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Madeline Demas shares her Gilman experiences in South Korea

March 15, 2017

Madeline Demas shares her Gilman Experiences in South Korea!

We recently caught up with Custom-Design student, Madeline Demas (BS Digital Storytelling '18), who studied abroad in South Korea on a Gilman Scholarship for the Summer/Fall 2016 and Winter 2017 terms. Read below to learn about her experiences!


Maddie Demas, South KoreaMy interest in Asia began back in high school. At the time, it was the pop culture, the music and movies from the region, that caught my eye. I had a particular interest in the music of South Korea, widely known these days as “K-Pop,” and it fueled a desire in me to learn Korean, which I began to do my first year at Drexel. As I was taking coursework in the language, it was only natural to experience and become acquainted with aspects of the culture as well. The more I got a well-rounded image of South Korea, the more my desire to travel to the country grew. Considering how Drexel has quite a few established partnerships within Seoul, I decided to study abroad at Seoul National University in Spring of 2015. My experience there was wonderful and life changing, so much so that I set out on a second excursion to Seoul in 2016, funded partially by the Gilman Scholarship.

I think that the reason why I liked studying abroad in Seoul so much that I wanted to do it twice, is that there was no regular day. Instead, every day was a new chance to do something different and explore the culture. South Korea is a very interesting country. The cities are a dynamic mixture of old and new, with skyscrapers often found right next door to palaces dating back thousands of years. Each day, I had the opportunity to travel back in time right after class, making for a beyond ordinary schooling experience. Similarly, the modern day customs of the individuals living in Korea are so shockingly different from my own, which I find very interesting.

I have learned during my time abroad that I am very interested in the problems concerning intercultural communication. This is one Maddie Demas, South Korea Buildingsreason why I am so committed to learning about Korean culture and how different it is compared to my own personal traditions and it has been a very rewarding part of my experiences thus far. Through these experiences, I have been able to define my passions academically, personally, and professionally. But as rewarding as it has been, it has been equally challenging. Defining these aspects of my life in a land that is still new and foreign to me makes, at times, for a confusing and frustrating experience. Because the landscape was so different from what I was used to, culture shock was not a stranger to me and there were definitely times where I was homesick and questioned why I wanted to be there. However, immersion into my surroundings really helped hammer home my passions. These experiences in Seoul became so important to me because I was able to fully explore my interests firsthand.

Another immensely rewarding part of my time abroad has been the ability to gain more fluency in the Korean language. While the Korean program at Drexel is really beneficial, you can’t truly gain confidence in a language unless you live in a country where it is the native language. The first time I studied abroad in Seoul, I did take one course, but I didn’t feel like it satisfied my goals for what I wanted to learn about the language. I knew that if I wanted to seriously nail down my confidence in Korean, I would have to return and partake in an intensive language program. This is the major reason I decided to go back to Seoul, applying for Gilman in order to do so. I partook in a twenty hour a week program that had me speaking in only Korean during class time (we even got penalties if we didn’t!). This constant exposure to the language has improved my Korean skills ten-fold.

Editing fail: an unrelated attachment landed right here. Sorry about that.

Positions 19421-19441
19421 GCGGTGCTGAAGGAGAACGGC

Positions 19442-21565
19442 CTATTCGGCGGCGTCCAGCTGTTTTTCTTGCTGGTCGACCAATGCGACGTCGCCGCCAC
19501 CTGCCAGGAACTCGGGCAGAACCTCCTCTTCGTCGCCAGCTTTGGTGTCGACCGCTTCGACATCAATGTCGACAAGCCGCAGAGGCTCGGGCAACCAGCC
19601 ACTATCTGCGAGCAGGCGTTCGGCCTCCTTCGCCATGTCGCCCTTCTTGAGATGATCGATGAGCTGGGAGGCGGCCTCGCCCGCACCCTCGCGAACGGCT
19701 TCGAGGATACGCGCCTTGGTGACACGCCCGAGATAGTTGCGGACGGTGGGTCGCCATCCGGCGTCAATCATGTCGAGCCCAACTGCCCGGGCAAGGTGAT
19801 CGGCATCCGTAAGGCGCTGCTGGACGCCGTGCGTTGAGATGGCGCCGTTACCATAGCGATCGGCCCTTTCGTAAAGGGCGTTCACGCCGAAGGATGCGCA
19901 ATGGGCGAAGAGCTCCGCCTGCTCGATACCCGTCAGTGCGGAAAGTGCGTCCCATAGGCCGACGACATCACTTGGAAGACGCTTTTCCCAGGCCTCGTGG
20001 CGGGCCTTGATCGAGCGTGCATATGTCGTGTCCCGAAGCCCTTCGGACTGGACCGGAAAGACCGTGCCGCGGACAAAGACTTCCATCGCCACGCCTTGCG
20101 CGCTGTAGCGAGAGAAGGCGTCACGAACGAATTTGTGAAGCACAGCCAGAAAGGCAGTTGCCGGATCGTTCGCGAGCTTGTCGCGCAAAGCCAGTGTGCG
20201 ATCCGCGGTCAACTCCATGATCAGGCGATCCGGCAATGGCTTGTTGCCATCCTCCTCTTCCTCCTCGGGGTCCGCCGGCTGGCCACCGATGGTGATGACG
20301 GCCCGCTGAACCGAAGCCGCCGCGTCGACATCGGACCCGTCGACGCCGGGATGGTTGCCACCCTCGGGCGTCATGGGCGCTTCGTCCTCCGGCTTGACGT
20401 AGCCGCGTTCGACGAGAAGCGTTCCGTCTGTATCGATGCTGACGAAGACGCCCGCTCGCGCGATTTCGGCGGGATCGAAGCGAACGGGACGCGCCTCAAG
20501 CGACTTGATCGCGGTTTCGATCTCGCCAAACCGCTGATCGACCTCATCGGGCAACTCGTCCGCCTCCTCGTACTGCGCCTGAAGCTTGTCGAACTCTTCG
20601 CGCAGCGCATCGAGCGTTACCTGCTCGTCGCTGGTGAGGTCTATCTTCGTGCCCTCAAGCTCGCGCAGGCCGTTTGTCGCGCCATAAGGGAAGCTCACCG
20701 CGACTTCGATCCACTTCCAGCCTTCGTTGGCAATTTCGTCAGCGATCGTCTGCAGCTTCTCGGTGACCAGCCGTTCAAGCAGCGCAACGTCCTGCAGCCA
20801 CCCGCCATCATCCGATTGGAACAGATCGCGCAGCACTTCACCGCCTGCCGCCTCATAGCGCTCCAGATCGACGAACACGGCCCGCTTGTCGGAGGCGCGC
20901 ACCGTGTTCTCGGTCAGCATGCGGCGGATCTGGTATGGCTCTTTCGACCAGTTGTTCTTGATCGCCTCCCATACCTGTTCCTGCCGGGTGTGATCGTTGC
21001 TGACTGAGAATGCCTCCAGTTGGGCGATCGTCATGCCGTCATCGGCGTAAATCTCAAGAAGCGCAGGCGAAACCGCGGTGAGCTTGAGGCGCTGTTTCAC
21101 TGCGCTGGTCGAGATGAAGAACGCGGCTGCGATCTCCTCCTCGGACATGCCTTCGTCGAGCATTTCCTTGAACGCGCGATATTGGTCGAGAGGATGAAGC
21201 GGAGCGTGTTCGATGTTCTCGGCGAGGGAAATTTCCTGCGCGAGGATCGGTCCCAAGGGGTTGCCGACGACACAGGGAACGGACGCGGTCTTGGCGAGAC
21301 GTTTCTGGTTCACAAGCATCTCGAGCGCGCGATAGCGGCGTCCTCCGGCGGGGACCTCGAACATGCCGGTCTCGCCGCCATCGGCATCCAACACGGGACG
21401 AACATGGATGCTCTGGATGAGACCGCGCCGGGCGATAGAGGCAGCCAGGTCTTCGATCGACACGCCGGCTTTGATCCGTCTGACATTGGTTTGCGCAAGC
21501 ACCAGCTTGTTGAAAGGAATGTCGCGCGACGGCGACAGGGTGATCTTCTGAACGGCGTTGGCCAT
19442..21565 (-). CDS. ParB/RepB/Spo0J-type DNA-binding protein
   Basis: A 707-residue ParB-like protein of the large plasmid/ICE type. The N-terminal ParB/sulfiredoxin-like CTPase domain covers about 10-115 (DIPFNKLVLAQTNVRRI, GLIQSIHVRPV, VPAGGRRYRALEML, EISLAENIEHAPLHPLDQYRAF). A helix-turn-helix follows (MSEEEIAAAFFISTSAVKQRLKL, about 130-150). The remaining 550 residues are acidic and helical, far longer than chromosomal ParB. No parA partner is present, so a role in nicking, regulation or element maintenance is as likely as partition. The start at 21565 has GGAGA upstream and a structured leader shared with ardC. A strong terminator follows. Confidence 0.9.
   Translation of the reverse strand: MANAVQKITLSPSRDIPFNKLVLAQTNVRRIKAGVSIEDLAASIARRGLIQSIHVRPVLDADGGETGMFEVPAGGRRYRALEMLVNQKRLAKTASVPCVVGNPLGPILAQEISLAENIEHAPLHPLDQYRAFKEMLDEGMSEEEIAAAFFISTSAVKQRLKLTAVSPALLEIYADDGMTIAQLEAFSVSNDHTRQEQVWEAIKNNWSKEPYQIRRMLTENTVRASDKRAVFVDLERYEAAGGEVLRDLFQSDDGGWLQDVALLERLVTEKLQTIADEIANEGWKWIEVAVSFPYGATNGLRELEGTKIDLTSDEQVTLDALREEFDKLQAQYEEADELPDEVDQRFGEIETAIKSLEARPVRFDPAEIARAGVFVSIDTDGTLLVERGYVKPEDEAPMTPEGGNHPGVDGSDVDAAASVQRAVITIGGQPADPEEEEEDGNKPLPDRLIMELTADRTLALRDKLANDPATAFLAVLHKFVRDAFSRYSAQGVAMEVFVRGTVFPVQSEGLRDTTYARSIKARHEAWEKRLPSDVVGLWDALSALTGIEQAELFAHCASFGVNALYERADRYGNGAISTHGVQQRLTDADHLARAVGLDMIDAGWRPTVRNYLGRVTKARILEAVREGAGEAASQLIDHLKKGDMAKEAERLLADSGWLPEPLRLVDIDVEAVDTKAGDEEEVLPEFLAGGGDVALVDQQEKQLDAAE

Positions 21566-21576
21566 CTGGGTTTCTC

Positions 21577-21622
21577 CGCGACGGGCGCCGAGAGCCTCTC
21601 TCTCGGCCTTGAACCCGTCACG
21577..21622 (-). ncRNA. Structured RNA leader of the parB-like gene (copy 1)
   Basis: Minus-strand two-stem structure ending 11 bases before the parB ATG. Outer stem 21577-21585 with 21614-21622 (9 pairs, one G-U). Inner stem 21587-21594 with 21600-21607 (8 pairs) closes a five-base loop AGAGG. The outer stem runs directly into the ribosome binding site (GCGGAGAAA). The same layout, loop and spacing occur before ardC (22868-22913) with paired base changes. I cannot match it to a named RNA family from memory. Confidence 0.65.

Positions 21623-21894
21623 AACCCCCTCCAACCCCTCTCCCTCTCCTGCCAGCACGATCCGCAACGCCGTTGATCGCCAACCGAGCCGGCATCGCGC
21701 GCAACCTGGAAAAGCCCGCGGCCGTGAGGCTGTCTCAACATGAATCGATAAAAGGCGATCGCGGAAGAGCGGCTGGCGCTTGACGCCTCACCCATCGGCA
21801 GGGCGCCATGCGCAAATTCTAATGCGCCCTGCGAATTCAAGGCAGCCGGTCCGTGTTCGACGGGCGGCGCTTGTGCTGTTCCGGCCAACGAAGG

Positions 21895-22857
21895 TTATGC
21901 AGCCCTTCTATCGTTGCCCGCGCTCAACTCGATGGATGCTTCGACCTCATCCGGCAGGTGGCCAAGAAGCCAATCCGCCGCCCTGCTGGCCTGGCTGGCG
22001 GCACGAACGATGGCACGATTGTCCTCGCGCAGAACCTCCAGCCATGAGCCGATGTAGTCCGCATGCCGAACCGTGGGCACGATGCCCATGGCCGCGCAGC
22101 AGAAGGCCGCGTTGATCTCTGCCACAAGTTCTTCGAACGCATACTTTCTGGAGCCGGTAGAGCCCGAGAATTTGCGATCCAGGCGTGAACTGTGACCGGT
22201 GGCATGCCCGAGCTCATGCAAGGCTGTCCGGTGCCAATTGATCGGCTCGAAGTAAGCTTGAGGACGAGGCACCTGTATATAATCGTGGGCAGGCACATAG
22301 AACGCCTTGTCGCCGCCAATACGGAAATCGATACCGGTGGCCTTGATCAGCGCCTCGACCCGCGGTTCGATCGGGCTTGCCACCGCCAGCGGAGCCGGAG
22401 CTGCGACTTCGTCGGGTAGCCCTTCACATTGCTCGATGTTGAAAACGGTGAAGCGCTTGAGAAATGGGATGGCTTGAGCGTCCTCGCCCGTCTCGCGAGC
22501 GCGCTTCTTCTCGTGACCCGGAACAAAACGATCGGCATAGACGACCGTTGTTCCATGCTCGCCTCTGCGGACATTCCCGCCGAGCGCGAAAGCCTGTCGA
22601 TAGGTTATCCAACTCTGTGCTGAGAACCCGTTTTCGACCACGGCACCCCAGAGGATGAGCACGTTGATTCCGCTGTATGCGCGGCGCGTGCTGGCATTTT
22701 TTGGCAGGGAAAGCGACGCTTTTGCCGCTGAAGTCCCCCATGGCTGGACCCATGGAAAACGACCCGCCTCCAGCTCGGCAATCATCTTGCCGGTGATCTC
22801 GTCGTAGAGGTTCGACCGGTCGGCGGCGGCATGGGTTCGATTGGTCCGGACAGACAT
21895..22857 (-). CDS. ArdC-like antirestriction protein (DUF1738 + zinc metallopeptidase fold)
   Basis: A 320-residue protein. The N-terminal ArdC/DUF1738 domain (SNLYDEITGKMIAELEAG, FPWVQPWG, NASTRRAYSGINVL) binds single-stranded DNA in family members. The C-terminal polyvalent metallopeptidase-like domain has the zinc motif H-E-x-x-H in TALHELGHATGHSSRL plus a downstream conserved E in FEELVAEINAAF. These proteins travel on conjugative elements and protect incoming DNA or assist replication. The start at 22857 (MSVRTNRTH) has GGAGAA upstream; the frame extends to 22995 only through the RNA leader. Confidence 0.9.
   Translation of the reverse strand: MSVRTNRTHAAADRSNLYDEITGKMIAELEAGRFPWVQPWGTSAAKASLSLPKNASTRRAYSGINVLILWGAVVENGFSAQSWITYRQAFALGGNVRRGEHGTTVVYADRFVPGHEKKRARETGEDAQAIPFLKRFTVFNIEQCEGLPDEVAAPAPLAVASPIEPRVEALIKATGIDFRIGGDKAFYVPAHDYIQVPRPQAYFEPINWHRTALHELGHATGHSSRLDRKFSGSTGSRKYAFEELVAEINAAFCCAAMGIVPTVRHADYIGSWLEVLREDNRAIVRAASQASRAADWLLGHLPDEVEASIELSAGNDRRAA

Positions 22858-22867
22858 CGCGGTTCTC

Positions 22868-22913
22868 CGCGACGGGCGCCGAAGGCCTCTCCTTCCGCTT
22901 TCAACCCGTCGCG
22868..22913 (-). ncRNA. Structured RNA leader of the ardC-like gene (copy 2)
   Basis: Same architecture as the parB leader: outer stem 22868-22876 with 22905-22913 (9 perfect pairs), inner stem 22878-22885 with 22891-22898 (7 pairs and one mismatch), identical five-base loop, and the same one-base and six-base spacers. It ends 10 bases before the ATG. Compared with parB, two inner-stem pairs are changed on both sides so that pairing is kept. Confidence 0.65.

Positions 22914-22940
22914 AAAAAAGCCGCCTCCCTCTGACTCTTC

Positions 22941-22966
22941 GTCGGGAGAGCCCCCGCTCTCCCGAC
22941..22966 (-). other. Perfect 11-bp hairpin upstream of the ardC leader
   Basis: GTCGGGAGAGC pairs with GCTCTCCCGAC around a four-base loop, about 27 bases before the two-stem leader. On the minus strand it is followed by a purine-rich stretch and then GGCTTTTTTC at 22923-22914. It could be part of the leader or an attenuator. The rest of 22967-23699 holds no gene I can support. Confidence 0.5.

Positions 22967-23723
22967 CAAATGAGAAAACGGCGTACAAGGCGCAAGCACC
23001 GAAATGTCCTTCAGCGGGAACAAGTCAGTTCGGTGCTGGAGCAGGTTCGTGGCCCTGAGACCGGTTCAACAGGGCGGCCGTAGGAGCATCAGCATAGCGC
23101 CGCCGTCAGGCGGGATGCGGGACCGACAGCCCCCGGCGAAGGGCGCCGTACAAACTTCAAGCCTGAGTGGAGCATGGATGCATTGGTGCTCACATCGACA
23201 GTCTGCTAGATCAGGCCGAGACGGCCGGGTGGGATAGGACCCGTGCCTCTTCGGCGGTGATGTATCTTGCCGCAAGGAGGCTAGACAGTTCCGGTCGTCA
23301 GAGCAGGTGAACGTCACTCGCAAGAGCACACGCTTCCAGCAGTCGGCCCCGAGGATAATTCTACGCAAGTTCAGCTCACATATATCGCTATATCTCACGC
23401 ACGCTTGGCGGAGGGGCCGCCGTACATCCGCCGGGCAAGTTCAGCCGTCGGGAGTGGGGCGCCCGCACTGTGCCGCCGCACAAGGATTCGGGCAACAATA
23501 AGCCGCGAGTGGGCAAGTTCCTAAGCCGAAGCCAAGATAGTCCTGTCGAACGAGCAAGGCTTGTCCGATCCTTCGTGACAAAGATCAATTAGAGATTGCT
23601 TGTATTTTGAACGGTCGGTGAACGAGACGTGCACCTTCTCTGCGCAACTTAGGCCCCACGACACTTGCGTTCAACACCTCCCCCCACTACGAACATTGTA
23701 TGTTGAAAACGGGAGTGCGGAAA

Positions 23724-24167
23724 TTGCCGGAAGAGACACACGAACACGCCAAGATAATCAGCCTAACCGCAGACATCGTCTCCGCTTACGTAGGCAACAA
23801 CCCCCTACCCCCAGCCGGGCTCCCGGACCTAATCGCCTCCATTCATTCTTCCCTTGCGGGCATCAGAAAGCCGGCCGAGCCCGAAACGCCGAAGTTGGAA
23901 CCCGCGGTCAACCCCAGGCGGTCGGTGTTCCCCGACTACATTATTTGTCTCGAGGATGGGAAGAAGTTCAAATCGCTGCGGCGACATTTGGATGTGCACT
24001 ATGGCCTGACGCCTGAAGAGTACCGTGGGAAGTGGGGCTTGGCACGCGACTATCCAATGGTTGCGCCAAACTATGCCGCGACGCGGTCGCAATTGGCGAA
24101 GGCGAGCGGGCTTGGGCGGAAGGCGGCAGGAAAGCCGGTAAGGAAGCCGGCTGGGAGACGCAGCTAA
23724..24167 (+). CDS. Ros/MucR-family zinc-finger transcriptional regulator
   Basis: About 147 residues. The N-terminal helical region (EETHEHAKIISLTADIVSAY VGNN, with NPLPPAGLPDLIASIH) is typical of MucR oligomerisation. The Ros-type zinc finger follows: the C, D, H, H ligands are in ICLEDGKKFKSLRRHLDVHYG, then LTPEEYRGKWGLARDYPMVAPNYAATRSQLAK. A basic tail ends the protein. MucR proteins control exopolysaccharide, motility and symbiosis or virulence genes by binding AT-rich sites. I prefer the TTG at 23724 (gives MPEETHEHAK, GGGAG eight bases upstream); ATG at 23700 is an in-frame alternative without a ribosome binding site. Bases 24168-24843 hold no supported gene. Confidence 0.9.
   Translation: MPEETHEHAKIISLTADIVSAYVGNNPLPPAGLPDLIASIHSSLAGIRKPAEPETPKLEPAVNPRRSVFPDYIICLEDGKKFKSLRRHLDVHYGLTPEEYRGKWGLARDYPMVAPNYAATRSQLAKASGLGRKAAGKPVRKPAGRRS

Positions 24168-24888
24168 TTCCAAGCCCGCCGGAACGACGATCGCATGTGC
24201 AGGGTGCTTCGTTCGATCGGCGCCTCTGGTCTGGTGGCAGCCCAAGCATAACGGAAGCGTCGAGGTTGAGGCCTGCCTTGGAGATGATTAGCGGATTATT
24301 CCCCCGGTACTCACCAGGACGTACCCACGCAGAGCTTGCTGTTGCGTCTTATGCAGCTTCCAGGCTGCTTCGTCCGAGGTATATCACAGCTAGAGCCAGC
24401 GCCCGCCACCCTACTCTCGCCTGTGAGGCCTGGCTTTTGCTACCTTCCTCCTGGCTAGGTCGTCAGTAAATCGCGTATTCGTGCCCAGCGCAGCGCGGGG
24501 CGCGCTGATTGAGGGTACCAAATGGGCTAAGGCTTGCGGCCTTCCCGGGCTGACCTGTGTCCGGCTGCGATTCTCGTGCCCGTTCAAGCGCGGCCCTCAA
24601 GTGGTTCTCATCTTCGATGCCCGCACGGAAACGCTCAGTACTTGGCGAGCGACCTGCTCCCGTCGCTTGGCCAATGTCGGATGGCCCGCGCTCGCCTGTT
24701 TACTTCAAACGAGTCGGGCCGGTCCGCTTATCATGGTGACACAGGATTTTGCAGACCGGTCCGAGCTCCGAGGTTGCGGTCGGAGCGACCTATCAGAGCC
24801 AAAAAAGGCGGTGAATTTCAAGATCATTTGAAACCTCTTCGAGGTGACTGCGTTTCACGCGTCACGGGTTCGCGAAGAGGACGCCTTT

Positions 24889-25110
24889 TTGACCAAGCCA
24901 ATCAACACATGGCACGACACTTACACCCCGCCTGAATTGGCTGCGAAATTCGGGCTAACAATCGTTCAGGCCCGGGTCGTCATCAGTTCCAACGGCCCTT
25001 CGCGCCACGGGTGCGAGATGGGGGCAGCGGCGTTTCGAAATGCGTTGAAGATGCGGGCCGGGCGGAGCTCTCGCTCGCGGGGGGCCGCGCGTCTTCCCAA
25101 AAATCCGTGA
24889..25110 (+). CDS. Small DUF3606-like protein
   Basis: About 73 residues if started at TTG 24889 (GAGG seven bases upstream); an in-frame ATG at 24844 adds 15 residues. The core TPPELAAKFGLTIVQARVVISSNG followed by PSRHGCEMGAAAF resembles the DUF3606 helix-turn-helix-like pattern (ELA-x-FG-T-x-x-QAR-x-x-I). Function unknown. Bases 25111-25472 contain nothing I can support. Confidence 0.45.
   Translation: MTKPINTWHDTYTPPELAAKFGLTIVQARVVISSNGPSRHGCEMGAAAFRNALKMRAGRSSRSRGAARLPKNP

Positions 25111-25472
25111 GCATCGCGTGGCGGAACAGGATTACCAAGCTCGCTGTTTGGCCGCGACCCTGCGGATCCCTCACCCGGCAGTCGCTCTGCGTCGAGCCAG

Maddie Demas, South Korea Food As I hinted at before, the Gilman Scholarship was pretty much the only reason I was able to go back to South Korea. Studying abroad, especially twice, is not cheap and this is often a deterrent for most college students considering going abroad, but that is even more of a reason to apply for something like Gilman. My biggest advice to someone considering applying for a fellowship is to just do it. You have nothing to lose and everything to gain out of the experience of just applying. Practically speaking, when you do decide to commit to applying, make sure you start early to give yourself time to draft multiple times!

I actually applied to other fellowships outside of Gilman, ones that I unfortunately did not receive. However, looking back at the entire process I don’t regret anything and realize I still gained something even if it wasn’t funding. Going through a fellowships application is a taxing and time consuming task that breaks down who you are as a person. I ended up really learning about what I wanted to get out of my college years, which made the experience so worth it because I was able to get real with myself and define my long-term goals. Therefore, I would also tell those who are applying to fellowships to be very honest with themselves. That is the only way that you are going to be able to put forth a stellar application that is true to yourself.



About the Gilman Scholarship
The Benjamin A. Gilman International Scholarship Program provides U.S. citizen undergraduate students financial support to pursue academic studies or credit-bearing, career-oriented internships abroad. To learn more, check out our Gilman Scholarship page or email fellowships@drexel.edu.